REWE Scales the Online Grocery Marketplace with a Flexible MACH Architecture
According to a McKinsey & Company survey of European consumers, about 15% of people tried out a new website for grocery shopping during the pandemic and, of that group, over half intend to keep using their newfound site for some part of their grocery needs.
The rapid demand of online ordering and convenient, safe delivery options has exposed the weak links in many retailers’ eCommerce systems that resulted in late deliveries, mixed up orders, and upset customers. Meanwhile, grocery retailers already on the path to modern commerce were able to quickly pivot to meet the demands of shoppers stuck at home.
REWE, a leading German supermarket chain, is invested in the digital future of retail and is a pioneer of applying MACH (microservice, API-first, Cloud-native, Headless) architectures to the food sector. In 2020, REWE was able to build on their MACH foundation to double the amount of “click-and-collect” services in just a few weeks, launch a cross-industry fulfillment platform, and ultimately provide convenient access to food across Germany at a very critical time.
“We now reach around 90% of the population with our delivery and pick-up services, and the package service additionally covers the entire country.”
Dr. Robert Zores, CTO at REWE digital
While nearly every industry had to quickly ramp up digital in 2020, few sectors are more complex to scale than grocery. Fresh strawberries, frozen pizza, and pasteurized milk all have different packaging processes and cold chain regulations that are combined with high consumer demands around delivery time, quality, and substitutions.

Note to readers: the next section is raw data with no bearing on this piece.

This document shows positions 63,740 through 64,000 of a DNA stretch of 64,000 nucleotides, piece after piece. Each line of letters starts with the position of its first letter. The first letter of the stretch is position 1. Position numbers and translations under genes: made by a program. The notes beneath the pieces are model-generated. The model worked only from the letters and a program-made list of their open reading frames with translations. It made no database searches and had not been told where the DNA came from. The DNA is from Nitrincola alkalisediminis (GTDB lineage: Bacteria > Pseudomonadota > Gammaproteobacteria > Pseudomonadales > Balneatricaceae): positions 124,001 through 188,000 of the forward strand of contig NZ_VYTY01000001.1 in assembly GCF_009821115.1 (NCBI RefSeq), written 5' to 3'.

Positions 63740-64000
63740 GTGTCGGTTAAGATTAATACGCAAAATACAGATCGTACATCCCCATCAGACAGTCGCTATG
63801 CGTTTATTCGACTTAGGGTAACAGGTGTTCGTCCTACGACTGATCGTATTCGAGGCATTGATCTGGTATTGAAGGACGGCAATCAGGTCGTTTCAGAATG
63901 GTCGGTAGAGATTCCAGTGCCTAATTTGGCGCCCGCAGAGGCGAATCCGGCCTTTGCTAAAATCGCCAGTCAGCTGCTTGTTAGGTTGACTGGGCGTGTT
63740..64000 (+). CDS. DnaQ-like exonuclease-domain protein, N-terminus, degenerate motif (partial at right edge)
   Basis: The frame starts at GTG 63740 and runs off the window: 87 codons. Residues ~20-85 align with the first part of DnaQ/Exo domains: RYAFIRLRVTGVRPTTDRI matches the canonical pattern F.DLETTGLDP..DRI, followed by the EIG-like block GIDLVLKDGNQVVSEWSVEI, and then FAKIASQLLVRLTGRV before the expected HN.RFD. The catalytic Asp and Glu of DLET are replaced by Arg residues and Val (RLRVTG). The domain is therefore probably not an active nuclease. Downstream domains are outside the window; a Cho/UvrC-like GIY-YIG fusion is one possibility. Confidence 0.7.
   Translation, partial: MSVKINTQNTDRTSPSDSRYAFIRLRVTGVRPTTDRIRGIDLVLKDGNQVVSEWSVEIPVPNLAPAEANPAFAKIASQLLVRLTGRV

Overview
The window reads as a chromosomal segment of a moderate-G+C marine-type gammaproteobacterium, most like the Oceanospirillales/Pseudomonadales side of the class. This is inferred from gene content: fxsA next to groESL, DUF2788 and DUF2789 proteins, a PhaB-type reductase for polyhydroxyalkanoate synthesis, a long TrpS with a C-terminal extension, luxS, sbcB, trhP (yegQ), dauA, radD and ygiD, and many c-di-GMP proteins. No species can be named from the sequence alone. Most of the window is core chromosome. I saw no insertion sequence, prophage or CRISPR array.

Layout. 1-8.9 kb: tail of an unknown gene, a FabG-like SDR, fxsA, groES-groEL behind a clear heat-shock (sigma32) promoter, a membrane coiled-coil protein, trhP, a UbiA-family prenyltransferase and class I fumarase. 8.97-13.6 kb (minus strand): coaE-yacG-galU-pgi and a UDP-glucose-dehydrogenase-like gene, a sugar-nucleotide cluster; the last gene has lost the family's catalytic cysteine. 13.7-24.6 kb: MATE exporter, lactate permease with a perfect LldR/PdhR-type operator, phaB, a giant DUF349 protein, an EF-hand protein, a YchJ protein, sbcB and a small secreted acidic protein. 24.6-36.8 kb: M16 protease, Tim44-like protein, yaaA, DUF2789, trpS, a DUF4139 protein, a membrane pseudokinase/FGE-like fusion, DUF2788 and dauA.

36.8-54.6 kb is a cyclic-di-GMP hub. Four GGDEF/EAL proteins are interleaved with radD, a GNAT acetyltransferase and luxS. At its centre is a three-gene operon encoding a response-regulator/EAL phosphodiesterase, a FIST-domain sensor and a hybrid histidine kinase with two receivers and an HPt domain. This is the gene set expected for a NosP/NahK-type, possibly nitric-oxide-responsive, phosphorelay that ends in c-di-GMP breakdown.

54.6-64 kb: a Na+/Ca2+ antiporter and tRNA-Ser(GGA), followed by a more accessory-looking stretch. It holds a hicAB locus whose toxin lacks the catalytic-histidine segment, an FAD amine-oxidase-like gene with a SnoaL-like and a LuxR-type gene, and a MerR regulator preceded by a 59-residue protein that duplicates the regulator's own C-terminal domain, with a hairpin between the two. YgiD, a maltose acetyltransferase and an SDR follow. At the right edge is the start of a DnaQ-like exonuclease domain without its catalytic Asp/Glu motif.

“Offering groceries online, commissioning them, delivering them or making them available for pick-up – all of course within the time frames requested by customers and with the highest level of service – that is a fine art,” says Björn Dröschel, Managing Director Product & Technology fulfillmenttools.
Having an API-first architecture allows your different systems to communicate by sharing data in a standard format. This lets you easily pull data from your existing IT systems, quickly integrate new proprietary tools, or build your own in-house capabilities for unique needs. Through use of microservices, teams can add individual capabilities as they are needed and evolve their fulfillment process at the pace that matches their customers’ demands.
Going into 2020, REWE had a modular microservices architecture in place with MACH-certified commercetools as their foundational commerce platform. As the number of shoppers purchasing groceries online quickly ramped up, REW digital developed fulfillmenttools, a cloud-based platform designed with an API-first approach that streamlines fulfillment from the moment the order is placed until it reaches the customer.
Key to REWE’s business is a growing marketplace of food, kitchen, and homeware partners with products
available for REWE customers to order online, have delivered, or pick-up from a collection point. Starting with 5 partners in 2018, the supermarket’s website now offers over 150,000 products from more than 65 partners.
“Our biggest challenge is the technical onboarding. Smaller retailers are often not technically capable of transmitting their product data in a well-structured format,” says Bassel Soukar, Head of Marketplace at REWE digital, about the complexities of quickly growing a marketplace. “It is not only the quality of the partners that matters, but also their technical competence in handling modern tools. To overcome this challenge, we provide support through our own technical onboarding team.”
The API-first approach of MACH can help standardize the data of multiple partners, bringing products smoothly into the system. Additionally, native Cloud software offers multi-client capability which allows each marketplace partner to be activated individually, making data management easier.
“Operating a ‘real’ marketplace is extremely complex. It starts with the connection of the marketplace participants (different product data and structures, different qualities, consolidation of the same items, automation, process management, etc.) and ends with the handling of mixed shopping baskets from different suppliers. These multi-layered processes have to function smoothly for the customer without any loss of quality or service.”
Dirk Hoerig, Founder and CEO at commercetools